Monday, November 29, 2010

Pin It

You Can Go to the Store and Get You a Bottle of That There NyQuil

Several years ago when I was spending a lot of time on the road and in the field in search of home distilled liquors, I pulled over in Baltimore to take a call from documentary filmmaker Kelly L. Riley. Riley was director of Moonshine. (note the period — it comes into play in the narrative), a short documentary about distiller Jim Tom Hedrick who makes and consumes moonshine in the North Carolina mountains.

Riley and I never did meet up in person, but we compared a few notes and he sent me two VHS copies of his film. One I gave to John T. Edge, director of the Southern Foodways Alliance at the University of Mississippi since it seemed like the kind of thing that ought to be shared and preserved. The other I kept and watched with many nods and smiles as I recognized familiar distilling methods, accents, and distillers’ outlooks, even if the people were new to me.

Though Jim Tom Hedrick is ostensibly retired from the distilling scene, that’s just the cover story — and a thin one at that. Moonshiners' secret: few of them ever really retire. They just become more secretive or make less often, but distilling is hard bug to shake. Jim Tom looks completely at ease talking about making liquor, drinking it, scrounging parts for his stills, Jesus, and blowing into his truck’s built-in breathalyzer to make it start.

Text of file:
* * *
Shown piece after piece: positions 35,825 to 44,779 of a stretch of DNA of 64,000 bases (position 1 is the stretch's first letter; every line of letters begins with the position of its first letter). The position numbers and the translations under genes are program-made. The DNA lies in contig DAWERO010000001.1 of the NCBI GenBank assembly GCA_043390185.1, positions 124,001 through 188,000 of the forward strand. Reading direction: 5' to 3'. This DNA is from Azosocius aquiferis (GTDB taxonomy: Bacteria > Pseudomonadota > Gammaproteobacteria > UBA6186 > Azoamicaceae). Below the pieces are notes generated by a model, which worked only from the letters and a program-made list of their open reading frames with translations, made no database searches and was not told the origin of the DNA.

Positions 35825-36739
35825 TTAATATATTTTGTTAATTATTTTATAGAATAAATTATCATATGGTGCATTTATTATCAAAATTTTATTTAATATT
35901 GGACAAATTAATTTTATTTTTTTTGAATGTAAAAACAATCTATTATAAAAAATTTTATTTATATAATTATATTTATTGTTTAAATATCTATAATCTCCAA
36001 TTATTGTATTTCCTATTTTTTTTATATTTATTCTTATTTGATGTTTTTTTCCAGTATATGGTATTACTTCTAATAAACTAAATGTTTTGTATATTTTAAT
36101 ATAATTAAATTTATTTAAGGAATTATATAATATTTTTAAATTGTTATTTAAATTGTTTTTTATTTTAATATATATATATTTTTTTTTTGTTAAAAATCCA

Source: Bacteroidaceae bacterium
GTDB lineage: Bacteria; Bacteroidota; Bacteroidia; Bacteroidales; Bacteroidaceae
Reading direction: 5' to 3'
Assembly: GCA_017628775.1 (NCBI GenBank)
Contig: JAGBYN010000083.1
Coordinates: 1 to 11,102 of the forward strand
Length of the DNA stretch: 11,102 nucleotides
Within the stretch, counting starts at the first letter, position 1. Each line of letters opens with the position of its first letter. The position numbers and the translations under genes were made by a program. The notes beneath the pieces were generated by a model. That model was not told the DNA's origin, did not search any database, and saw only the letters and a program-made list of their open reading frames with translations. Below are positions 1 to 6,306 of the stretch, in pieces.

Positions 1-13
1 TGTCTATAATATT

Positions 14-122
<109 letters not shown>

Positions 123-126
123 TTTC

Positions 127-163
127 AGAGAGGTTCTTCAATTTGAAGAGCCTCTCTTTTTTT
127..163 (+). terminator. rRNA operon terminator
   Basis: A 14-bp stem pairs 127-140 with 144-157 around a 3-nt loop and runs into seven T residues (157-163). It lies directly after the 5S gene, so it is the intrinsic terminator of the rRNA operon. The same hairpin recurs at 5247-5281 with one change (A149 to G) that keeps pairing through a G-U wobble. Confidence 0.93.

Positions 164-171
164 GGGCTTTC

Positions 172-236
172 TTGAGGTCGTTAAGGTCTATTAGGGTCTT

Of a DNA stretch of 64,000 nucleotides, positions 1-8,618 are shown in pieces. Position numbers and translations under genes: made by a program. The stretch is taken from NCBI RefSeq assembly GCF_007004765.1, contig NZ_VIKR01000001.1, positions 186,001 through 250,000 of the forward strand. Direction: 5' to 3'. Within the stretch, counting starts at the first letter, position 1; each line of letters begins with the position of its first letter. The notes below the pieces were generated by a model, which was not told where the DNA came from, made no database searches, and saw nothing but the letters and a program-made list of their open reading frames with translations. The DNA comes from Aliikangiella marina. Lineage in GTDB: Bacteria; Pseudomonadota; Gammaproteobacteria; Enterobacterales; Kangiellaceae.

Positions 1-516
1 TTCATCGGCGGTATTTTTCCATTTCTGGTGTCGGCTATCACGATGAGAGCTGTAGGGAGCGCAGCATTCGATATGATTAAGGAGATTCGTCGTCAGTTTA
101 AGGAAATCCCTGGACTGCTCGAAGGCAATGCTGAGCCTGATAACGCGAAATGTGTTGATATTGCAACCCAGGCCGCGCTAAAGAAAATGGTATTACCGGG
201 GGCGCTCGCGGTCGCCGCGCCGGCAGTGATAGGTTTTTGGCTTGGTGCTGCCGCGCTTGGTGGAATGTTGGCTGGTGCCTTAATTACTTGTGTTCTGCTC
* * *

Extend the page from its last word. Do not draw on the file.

That’s right: Jesus. In the clip below, sidekick Gilford Williams holds forth on the role of ethanol in the time of the Nazarene. Take this backyard philosopher with a grain of salt…or a dose of honey. The recipe he gives for his father’s cold remedy is one I’ve found from New England to California.

Both Moonshine. and its follow-up Still Making Moonshine are available now on DVD.

Goes well with:

No comments: